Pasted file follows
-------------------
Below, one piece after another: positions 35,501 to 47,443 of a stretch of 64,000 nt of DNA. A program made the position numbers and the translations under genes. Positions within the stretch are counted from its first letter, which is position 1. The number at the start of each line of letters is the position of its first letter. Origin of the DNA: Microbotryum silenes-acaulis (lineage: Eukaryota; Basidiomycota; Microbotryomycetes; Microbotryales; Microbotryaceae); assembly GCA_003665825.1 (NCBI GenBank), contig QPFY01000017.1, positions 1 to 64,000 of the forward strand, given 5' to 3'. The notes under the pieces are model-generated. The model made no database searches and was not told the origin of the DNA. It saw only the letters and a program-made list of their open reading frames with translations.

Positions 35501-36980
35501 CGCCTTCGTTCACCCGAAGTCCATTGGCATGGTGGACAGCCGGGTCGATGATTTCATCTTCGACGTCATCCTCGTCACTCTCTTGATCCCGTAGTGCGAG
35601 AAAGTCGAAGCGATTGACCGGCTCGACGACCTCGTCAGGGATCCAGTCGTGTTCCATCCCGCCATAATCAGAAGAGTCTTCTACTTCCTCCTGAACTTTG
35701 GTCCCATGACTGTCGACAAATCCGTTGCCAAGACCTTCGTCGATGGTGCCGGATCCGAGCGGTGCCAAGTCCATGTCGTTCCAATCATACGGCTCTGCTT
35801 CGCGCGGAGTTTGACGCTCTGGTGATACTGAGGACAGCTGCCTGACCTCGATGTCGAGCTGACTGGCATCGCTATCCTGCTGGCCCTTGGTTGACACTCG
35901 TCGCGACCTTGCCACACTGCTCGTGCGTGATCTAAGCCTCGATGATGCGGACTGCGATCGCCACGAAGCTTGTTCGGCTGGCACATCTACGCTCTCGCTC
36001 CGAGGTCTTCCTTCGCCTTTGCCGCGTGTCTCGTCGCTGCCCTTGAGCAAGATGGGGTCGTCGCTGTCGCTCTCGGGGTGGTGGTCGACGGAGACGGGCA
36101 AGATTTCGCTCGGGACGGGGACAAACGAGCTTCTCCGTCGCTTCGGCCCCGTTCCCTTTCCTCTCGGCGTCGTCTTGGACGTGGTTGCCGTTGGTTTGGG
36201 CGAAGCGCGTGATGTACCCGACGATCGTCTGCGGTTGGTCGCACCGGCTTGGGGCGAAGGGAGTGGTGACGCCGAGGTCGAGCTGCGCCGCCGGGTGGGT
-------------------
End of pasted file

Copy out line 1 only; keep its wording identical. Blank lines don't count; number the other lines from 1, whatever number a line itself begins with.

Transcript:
Below, one piece after another: positions 35,501 to 47,443 of a stretch of 64,000 nt of DNA. A program made the position numbers and the translations under genes. Positions within the stretch are counted from its first letter, which is position 1. The number at the start of each line of letters is the position of its first letter. Origin of the DNA: Microbotryum silenes-acaulis (lineage: Eukaryota; Basidiomycota; Microbotryomycetes; Microbotryales; Microbotryaceae); assembly GCA_003665825.1 (NCBI GenBank), contig QPFY01000017.1, positions 1 to 64,000 of the forward strand, given 5' to 3'. The notes under the pieces are model-generated. The model made no database searches and was not told the origin of the DNA. It saw only the letters and a program-made list of their open reading frames with translations.